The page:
Internet usage trends in the EU
I posted last week about Greece having the lowest level of regular internet usage in the EU, according to some research published by Eurostat. Looking at the findings in the report across the whole of the EU, a couple of things stood out.
It perhaps isn't any surprise that the newer members states of the EU on the whole have lower levels of internet access than the more established 'EU15', or that the businesses most likely to have a web presence were classified in the sectors of real estate, hotels, and motion picture/video, radio and television activities.
Business websites were defined in the study as to whether they offered four distinct types of online service - marketing products, access to catalogues and prices, after sales service, and 'customised page for repeat clients'. I don't have access to how the study assessed the 'customised page for repeat clients', but only 18% of enterprises offered this, and only 24% offered after sales service over the web. Obviously it isn't clear from these figures what the overlap is between those two categories, but it looks like it could be that only around a quarter of enterprise websites in the EU are actually 'interactive' with their customers in the online services they provide. That looks like a real European-wide missed opportunity to me.
Regarding e-commerce, the statistics claim that 23% of private individuals in the EU ordered something online in 2005. It was notable that the survey finds that "Although young people aged 16-24 years are the most frequent internet users (84%), it is private individuals aged 25 to 55 years who account for the highest number of purchases". When I look at figures like that I am never quite sure whether that is due to the 25-to-55 age group having more spending power, or the 16-to-24 age group having more savvy about getting stuff for nothing via the internet.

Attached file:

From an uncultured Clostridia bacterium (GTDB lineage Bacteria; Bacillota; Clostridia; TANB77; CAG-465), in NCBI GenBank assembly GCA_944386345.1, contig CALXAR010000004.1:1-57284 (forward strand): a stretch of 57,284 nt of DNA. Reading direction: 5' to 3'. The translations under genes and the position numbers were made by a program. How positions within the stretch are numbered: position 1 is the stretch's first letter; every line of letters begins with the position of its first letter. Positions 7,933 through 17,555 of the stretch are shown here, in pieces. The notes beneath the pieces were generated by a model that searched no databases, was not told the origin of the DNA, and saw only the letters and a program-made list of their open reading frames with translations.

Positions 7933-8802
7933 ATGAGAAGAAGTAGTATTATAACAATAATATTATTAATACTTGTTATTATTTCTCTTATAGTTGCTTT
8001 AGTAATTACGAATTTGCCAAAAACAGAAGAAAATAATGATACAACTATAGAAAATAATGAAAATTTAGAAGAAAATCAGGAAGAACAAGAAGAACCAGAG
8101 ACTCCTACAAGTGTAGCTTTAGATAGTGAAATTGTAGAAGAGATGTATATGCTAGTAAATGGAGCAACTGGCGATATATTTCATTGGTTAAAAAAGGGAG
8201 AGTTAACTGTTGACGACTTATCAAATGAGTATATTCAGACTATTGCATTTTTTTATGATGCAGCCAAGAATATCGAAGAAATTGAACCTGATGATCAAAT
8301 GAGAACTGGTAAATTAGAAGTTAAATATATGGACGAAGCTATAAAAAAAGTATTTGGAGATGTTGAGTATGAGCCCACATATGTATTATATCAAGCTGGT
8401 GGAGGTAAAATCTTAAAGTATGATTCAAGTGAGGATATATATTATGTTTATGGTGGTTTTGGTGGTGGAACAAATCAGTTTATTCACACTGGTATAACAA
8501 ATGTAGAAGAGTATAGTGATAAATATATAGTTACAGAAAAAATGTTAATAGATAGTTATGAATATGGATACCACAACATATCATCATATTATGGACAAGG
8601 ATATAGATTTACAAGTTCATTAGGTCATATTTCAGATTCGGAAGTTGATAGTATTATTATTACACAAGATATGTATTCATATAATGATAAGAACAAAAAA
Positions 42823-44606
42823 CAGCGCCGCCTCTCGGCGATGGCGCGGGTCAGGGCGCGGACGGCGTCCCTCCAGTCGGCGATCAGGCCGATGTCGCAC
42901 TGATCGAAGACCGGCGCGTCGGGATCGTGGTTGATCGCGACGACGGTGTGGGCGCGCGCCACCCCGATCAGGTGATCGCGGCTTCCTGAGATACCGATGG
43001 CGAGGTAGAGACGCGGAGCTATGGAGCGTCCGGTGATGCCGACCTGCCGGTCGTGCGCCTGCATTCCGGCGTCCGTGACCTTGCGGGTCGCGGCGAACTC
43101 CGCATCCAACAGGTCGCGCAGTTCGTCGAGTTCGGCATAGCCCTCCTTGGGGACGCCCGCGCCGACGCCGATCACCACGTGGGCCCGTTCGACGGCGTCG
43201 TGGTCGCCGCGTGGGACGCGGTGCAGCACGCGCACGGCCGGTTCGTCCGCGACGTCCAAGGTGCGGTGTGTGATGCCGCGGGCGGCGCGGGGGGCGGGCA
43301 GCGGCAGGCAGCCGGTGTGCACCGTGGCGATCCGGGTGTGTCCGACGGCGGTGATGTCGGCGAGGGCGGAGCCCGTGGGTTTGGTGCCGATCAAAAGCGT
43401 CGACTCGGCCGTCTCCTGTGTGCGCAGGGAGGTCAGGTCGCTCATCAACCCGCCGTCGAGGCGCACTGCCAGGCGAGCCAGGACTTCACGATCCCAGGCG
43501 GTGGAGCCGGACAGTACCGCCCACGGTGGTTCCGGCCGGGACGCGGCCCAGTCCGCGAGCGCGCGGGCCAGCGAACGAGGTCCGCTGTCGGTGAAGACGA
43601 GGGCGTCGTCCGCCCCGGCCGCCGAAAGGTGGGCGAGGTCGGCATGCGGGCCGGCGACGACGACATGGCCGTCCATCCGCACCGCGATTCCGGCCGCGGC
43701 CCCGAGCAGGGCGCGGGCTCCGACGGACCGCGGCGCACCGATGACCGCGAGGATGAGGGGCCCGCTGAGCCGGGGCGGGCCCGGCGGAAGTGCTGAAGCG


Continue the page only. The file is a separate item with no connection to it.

There is a symmetry in the figures, which claim that 43% of EU citizens use the internet every week, and that 43% of EU citizens have never used the internet. The next couple of years will tell, but internet evangelists have spent the last few years preaching either that 50% of people getting access, or the wider spread of broadband, will provide a tipping point that pushes us all towards 100% access. The figures at the moment seem to show that EU wide broadband subscriptions (23% of households) are increasing at a fast rate, but don't seem to be increasing the basic provision of internet access at the same rate.
The summary of the statistics from Eurostat can be found in a PDF document at the Eurostat site